“How is it possible that a computer can just disappear?” Sidney said to his wife Isabel before he’d even closed the door of their apartment. He had just returned from another fruitless trip to Rome.

“Such things happen,” Isabel said.

“But I can hardly believe that anyone in the Society would steal my old laptop. Everything was in it … all my research of the last year … the discovery of a lifetime.”

“Nonetheless it’s gone. I waited a day before calling you while police and the administration people checked. Police say it wasn’t the employees. Sidney, it wasn’t the computer the thief wanted, but what was in it. And we know very well who would most like to get his hands on it.”  Isabel reached up to him, caressed his long blond hair, smiled her most optimistic smile and put her head against his narrow chest.

Sidney threw up his hands in desperation. He felt like crying. “And my talk for tomorrow evening is in that computer! I don’t know how much I can reconstruct from my notes and my excited brain.”

“The talk is one thing, you can fake it a bit. But the book is something else!”

Sidney freed himself from her protective embrace, walked out onto the terrace and stared down toward the Wannsee where he walked each evening. ‘The same old story,’ he thought. ‘Mornings so full of ardor and confidence, withering away as evening approaches.’ In this moment dependent on a computer! He, Sidney Sonnino, a leader fearful of his own authority! His walks in the darkness always provoked such obsessive and interminable interior monologues.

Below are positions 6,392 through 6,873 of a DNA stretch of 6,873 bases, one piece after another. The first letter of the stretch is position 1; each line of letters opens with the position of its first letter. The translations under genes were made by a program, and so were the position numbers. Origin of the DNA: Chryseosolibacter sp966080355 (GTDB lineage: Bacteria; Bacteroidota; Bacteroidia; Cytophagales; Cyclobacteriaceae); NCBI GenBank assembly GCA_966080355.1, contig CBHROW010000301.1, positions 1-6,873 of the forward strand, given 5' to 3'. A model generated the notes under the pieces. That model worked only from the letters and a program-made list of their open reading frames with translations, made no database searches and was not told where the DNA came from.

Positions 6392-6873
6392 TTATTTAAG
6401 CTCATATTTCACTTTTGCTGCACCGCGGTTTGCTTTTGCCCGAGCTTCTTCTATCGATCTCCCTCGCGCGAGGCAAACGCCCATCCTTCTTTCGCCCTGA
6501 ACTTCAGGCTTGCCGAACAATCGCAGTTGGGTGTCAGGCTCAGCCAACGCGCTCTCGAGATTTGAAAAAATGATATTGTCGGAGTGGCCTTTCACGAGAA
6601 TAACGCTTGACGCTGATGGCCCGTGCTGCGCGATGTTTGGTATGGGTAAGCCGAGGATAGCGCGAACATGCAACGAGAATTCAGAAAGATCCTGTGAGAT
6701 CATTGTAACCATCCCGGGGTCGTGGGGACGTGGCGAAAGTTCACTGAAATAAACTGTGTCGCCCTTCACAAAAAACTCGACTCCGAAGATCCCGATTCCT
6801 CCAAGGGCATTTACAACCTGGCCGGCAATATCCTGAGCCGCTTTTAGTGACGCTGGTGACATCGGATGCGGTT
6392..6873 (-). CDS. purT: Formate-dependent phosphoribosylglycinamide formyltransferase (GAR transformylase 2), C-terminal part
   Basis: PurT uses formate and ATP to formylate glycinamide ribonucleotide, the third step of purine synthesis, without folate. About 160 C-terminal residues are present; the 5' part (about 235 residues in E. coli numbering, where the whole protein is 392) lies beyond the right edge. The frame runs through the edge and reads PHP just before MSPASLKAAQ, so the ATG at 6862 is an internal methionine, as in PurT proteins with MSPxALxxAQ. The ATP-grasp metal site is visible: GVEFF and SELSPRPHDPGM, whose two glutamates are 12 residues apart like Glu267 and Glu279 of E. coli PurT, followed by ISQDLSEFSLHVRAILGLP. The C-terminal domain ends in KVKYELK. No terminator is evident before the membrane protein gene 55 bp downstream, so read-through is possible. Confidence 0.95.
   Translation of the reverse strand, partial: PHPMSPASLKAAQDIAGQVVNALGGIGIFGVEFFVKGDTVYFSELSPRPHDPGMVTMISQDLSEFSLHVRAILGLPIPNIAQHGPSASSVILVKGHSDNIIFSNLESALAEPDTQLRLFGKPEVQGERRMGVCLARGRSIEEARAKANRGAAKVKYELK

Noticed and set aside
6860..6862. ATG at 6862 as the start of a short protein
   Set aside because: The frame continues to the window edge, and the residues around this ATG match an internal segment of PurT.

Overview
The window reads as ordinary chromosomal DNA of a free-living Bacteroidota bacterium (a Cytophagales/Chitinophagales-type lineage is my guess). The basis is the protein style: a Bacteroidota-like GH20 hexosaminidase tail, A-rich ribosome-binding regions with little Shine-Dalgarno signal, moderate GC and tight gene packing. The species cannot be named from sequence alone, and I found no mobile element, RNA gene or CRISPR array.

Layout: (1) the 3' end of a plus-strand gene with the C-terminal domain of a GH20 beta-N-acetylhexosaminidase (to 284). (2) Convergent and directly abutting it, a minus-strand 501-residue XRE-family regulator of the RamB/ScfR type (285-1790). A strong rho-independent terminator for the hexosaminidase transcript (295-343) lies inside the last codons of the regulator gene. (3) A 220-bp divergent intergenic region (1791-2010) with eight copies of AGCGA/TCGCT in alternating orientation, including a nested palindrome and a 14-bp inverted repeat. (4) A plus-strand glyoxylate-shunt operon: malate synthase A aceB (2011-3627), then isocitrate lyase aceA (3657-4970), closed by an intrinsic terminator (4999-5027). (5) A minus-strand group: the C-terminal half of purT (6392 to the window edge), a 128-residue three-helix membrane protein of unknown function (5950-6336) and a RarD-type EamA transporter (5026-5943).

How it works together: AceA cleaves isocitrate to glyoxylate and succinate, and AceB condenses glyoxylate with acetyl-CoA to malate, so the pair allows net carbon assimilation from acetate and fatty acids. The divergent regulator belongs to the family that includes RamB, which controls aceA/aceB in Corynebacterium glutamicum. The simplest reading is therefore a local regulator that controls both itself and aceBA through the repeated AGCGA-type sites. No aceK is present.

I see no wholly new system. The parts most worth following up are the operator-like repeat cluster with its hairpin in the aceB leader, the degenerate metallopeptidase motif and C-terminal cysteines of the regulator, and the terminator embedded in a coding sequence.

A thin layer of snow lay on the terrace and on the gardens reaching to lakeside. Low walls rising out of the snow marked the outline of a former swimming pool. Giant oaks on the east side of the gardens loomed like nocturnal mushrooms. Abandoned boats in the ice-filled basin bobbed and rocked frenetically against the docks as if trying to escape the clutches of the winter storm blowing across the lake. The ducks had vanished. The tops of the seven maple trees along the lakefront were silhouetted against the dark waters like seven lopped heads. The ferryboat headed toward Kladow on the north shore darted in and out among the green and white breakers rolling across the lake. Closer to the shore seagulls flapped and squawked as if in anger.